Is your company creating raving fans in record time? No matter your organization’s size, or whether it’s a professional service or product, it can benefit from the stellar example I recently experienced.
I was attending an international association event with a panel of experts on public and private sector partnerships. I spoke to a woman standing behind the table where a panelist’s books were being sold. She was the publisher’s marketing rep. What she didn’t know…. couldn’t know… was that the day before I had decided a literary agent, a brilliant business person and someone I liked—wasn’t the agent for me. I needed an agent or a publisher who shared a passion and commitment to the global community. Right there among one of my “tribes,” I learned about a publisher that might never have been on my radar otherwise.
The very next morning I received an email. And it wasn’t just any email: the marketing rep had communicated my interest to the senior editor, who extended an invitation to talk about whether my book project was a fit for them. Lovely tone. Timely. So far, everything was just right. And then, it went a level beyond. The editor wrote a thoughtful, insightful comment that showed he’d familiarized himself with my business and personal passion for endurance sports. My “yes” to speaking with him was 100%. You can imagine how the conversation went. As for marketing with elegance and integrity, I would have sworn it couldn’t get better. But it did.
When the editor realized I might be a better fit for a different business book publisher, he suggested I contact that publisher; further, he told me to use his name. I had a positive response from the second editor in minutes and things are unfolding beautifully.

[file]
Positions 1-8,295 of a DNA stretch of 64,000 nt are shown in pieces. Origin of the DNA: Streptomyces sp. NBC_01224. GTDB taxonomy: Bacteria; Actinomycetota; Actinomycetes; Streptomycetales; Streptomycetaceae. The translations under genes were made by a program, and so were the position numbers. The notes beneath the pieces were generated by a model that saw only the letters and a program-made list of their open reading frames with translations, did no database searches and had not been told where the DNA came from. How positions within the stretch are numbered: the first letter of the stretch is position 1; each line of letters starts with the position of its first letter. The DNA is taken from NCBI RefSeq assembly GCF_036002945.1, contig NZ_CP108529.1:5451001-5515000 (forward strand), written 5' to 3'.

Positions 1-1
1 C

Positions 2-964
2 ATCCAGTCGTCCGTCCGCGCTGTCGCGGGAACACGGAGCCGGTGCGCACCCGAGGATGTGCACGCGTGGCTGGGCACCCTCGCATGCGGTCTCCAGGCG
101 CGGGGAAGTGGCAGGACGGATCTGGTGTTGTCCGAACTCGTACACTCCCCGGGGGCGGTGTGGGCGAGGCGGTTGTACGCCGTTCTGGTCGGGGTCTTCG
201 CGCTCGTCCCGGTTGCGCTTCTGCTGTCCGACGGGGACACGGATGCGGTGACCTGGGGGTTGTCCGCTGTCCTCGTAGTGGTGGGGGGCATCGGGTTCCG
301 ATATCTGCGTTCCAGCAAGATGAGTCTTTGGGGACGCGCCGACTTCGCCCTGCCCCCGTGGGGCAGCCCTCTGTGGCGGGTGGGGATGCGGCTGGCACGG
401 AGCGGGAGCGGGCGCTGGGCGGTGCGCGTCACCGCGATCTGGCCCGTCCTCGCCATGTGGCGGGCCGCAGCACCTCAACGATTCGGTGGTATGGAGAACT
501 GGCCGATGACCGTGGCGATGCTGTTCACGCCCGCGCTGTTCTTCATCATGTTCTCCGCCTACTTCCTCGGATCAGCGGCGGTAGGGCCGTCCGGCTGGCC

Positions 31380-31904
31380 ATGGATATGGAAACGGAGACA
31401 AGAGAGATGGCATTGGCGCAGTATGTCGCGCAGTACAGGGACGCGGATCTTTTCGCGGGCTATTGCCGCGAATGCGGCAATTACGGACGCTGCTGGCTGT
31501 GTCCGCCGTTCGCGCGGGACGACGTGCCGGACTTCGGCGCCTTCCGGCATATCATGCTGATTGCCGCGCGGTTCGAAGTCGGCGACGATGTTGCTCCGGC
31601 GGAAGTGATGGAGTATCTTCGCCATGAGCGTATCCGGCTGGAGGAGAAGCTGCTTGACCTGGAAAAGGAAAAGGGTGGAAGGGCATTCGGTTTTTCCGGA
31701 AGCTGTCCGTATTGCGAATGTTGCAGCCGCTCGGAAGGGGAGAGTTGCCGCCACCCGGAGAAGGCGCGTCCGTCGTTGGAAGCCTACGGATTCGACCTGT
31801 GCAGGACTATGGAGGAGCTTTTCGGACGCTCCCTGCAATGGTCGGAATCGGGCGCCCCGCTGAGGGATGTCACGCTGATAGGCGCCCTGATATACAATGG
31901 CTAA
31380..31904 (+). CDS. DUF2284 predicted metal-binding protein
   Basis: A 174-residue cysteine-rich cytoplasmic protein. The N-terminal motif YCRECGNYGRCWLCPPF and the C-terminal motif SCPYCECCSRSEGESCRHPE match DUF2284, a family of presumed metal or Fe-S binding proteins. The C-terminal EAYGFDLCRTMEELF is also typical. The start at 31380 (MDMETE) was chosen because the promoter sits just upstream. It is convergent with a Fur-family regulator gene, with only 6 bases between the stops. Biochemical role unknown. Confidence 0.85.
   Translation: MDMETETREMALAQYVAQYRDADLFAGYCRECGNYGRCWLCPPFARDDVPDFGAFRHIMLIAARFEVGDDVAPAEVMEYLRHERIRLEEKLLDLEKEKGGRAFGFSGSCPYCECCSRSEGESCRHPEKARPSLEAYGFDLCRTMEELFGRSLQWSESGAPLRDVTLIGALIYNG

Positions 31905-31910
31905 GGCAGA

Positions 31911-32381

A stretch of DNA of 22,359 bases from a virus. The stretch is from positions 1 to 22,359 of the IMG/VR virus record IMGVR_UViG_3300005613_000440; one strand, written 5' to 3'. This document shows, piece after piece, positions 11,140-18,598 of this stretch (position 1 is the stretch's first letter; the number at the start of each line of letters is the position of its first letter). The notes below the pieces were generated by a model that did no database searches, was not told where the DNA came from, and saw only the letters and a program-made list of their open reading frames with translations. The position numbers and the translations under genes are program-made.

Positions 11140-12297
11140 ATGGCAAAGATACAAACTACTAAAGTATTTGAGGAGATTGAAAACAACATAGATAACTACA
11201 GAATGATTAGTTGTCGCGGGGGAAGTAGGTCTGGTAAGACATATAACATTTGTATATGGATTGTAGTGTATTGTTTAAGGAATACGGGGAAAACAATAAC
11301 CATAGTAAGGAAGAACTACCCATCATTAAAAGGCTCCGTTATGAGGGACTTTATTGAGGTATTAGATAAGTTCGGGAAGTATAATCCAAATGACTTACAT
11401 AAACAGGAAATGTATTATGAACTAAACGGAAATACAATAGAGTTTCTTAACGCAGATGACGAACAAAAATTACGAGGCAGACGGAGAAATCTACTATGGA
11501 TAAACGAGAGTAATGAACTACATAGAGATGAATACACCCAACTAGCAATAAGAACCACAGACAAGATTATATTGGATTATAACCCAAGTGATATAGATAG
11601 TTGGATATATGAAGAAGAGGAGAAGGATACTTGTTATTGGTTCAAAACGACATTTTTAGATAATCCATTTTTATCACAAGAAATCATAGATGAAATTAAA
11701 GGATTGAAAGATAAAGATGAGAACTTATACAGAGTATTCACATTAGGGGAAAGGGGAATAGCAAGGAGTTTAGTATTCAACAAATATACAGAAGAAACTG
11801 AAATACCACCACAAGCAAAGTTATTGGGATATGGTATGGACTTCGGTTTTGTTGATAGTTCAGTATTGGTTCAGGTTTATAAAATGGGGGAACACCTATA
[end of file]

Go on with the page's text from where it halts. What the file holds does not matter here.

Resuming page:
In record time, I became a Raving Fan. I am scanning my networks of people and events wondering how I might be of service to the marketing rep and editor to the publisher whose business interests they so beautifully represented. I want to tell people–a lot of people–about the experience; it was so good. Here’s what I observed that can apply to your own marketing:
Ensure your company has staff (it doesn’t have to be the marketing or sales!) showing up where members of your target market or tribe are. If a personal/professional connection with the potential client is important, go to a professional development event—not just the cocktail reception or awards ceremonies.
- Convey vital information (leads or interests) expeditiously to those in your company who will take the next step.
- Follow-up immediately when the conversation (and need) are top of mind for your potential client or customer.
- Extend an invitation to engage that speaks to logic and to heart!
- If you can’t serve the potential client best, direct them to the company that who can.
Take your cues please, from this amazing example. Jim Lance, Jennifer Kern, and Kumarian Press: please hear the enthusiastic, whole-hearted cheers from your newest raving fan!
U.S. Library of Congress ISSN 2164-7240
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